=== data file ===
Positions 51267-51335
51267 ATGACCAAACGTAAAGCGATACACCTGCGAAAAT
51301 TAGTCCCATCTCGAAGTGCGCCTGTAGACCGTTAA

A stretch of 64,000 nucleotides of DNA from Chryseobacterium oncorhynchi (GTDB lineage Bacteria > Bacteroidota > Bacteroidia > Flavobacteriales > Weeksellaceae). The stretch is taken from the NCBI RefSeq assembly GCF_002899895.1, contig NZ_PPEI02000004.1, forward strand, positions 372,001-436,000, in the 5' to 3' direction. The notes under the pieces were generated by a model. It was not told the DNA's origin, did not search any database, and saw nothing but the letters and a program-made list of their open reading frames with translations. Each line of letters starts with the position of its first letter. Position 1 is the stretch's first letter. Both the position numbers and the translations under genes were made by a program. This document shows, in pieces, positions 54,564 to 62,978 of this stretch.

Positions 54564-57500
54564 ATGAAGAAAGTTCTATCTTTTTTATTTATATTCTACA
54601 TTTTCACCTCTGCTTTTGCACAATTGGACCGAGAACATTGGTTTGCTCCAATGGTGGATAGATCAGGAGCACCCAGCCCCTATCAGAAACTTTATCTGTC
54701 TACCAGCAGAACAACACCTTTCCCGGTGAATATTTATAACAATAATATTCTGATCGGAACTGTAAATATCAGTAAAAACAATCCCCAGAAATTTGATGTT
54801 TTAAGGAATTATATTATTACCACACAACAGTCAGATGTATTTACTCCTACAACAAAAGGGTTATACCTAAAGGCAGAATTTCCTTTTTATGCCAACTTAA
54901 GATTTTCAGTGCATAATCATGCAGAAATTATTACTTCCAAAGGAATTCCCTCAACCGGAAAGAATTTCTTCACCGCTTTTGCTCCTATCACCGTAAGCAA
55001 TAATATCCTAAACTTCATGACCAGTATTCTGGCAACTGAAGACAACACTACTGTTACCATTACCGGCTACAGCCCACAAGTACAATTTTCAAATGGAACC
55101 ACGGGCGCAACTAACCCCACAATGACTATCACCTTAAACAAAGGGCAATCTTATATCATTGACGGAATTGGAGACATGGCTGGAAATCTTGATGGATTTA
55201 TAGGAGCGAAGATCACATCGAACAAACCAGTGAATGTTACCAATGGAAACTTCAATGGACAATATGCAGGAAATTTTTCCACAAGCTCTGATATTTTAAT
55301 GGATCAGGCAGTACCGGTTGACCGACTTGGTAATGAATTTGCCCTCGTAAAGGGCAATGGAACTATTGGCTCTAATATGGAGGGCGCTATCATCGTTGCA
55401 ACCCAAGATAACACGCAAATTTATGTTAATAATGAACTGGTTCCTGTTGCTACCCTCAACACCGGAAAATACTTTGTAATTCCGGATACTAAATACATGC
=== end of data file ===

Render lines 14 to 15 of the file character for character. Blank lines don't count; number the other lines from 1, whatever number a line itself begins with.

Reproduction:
55301 GGATCAGGCAGTACCGGTTGACCGACTTGGTAATGAATTTGCCCTCGTAAAGGGCAATGGAACTATTGGCTCTAATATGGAGGGCGCTATCATCGTTGCA
55401 ACCCAAGATAACACGCAAATTTATGTTAATAATGAACTGGTTCCTGTTGCTACCCTCAACACCGGAAAATACTTTGTAATTCCGGATACTAAATACATGC